The profit warning from fashion company Zalando SE was indicative of the challenging backdrop online retailers are facing as consumers scale back on discretionary spending, according to analysts.
Late on Thursday, the Berlin-based firm warned that market conditions have worsened in the second quarter, as it expects growth in gross merchandise volume, revenue, and adjusted earnings before interest and tax to fall short of market estimates.
‘While Zalando's share price is already down 64% [in the year to date] partly in anticipation of such a cut, we would expect the guidance cut to further weigh on the share price,’ said Liberum analysts.
The stock was trading 4.6% lower at €24.36 in Frankfurt on Friday afternoon, having hit a low of €21.10 earlier in the day.
The retailer had previously expected GMV growth at the lower end of a 16% to 23% range, now slashed to a 3% to 7% range. Revenue guidance, which had been guided between 12% and 19% growth is now forecast to come in flat or grow by 3%.
The firm now expects an adjusted Ebit between €180 million to €260 million, cut from a range of €430 million to €510 million.
This would be a 53% decrease at the midpoint from the adjusted Ebit of €468.4 million in 2021.
‘We definitely think the new GMV guidance is much more realistic, but trends are volatile and the Ebit range still leaves a decent profit improvement in [the second half], which isn't a guarantee,’ commented Barclays.
Having booked a first-quarter adjusted loss before interest and tax of €51.8 million, the fashion company expects an adjusted Ebit ‘significantly below’ analyst consensus of €104 million in the second quarter.
It does expect the quarter to be profitable, having seen the benefits of new efficiency measures, such as reducing marketing, and introducing minimum order values for free shipping in more countries.
The weaker earnings in the first half heaps pressure on Zalando to recover profit in the remainder of the year to meet the new guidance.
However, the retailer warned it no longer expects to see a short-term bounce in consumer confidence in the months ahead, as inflation continues to ramp up.
Zalando's pessimistic outlook was compounded by gloomy economic data from its home country on Friday. According to the latest data from the Ifo Institute for Economic Research, business expectations in Germany fell to 86.8 points in June from 86.9 points in May.
In trade, the business climate plunged and expectations hit the lowest level since April of 2020. In particular, wholesalers and retailers were downcast about the outlook for the coming months, in light of rising energy prices and the threat of gas shortages.
Analysts on Friday were also looking to UK online fashion brands Asos PLC and boohoo PLC for the read-across from their German counterpart.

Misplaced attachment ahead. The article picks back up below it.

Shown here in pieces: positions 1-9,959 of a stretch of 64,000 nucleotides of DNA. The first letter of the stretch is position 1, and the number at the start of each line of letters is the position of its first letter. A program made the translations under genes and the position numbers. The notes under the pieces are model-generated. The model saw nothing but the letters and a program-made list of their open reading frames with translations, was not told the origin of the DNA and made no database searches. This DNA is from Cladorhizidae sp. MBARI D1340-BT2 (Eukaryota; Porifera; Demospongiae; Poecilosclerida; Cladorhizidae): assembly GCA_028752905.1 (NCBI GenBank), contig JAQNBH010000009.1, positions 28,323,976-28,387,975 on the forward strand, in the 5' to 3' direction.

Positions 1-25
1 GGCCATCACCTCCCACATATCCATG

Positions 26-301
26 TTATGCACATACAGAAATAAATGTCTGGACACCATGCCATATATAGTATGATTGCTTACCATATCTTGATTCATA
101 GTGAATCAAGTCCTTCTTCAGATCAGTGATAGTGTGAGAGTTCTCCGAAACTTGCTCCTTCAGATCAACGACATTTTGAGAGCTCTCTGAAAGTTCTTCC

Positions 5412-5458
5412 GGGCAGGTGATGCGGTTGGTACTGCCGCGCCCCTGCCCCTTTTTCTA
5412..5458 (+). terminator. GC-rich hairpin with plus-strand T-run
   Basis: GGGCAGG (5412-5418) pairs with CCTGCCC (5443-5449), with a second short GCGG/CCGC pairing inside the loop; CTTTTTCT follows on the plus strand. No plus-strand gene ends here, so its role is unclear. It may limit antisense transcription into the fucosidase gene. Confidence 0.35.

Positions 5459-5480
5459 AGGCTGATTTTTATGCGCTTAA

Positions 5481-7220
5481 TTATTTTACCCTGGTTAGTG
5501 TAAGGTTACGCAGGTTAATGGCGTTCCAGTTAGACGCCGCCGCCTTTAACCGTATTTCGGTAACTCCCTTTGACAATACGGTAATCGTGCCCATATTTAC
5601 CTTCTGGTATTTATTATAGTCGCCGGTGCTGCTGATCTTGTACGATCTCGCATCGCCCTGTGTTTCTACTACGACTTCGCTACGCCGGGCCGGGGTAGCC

‘Given the reporting from the rest of the pure-play online fashion market, Zalando's guidance cut does not come as a major surprise and reflects a very weak consumer demand outlook,’ noted Liberum analysts.
Bleak news came for UK businesses as well, as consumer confidence hit its lowest level since records began in 1974. GfK's long-running Consumer Confidence Index dropped one point to minus 41 in June, setting a new record low for a second successive month.
Last week, Asos also slashed annual guidance, citing ‘market volatility and an increased returns rate’, as inflation wreaks havoc on household budgets.
The firm now expects revenue growth between 4% and 7%, with an adjusted pretax profit between £20 million and £60 million. This is compared to previous guidance of revenue growth between 10% and 15%, with adjusted pretax profit between £110 million to £140 million.
‘With two months to go (August-year end) and considering the magnitude of Zalando's downgrade after only two months, we think [financial 2022 adjusted pretax profit] could be towards the lower end of the guided range, with our estimates already 30% lower than consensus,’ said Shore Capital analysts.
Last Thursday, boohoo also shared a disappointing performance in its first-quarter ending May 31. The brand said revenue declined 8.3% year-on-year to £445.7 million, due to the effects of inflation and high clothing returns.
However, it backed its annual guidance for revenue grow in the low-single digits, and adjusted Ebitda margin between 4% and 7%.
On Thursday, boohoo also announced new financial leadership, as Trainline PLC Chief Financial Officer Shaun McCabe will step down to join the same role at the fashion retailer. McCabe was previously international director at Asos, as well as CFO at Amazon Europe.
Asos shares were down 2.1% to 869.00 pence each in London on Friday afternoon, and boohoo shares were 2.1% lower at 58.08p.
The stocks have both lost 82% in the past 12 months.
The heightened pressures on Zalando have led to analysts taking a more cautious view on the short-term outlook for the stock, but more positive sentiments can be heard for the longer-term.
‘We continue to believe that Zalando offers the best way to play the European fashion market and its gradual shift to a product and service company will lead to a sustainable profitable business. The current share price offers a great entry point for shareholders that can take a slightly longer view,’ according to Liberum, which reiterated its 'buy' rating with a target price of €82.
‘Our take remains that e-commerce penetration probably resumes an upward trajectory into 2023 and, over time, macro headwinds will ease. But we feel the market needs to see evidence of an underlying growth acceleration back well into double digits to be convinced - this inflection point is key for the stock,’ concluded Barclays.
The bank left the stock at 'equal weight' but cut the target price 38% to €30 from €48.
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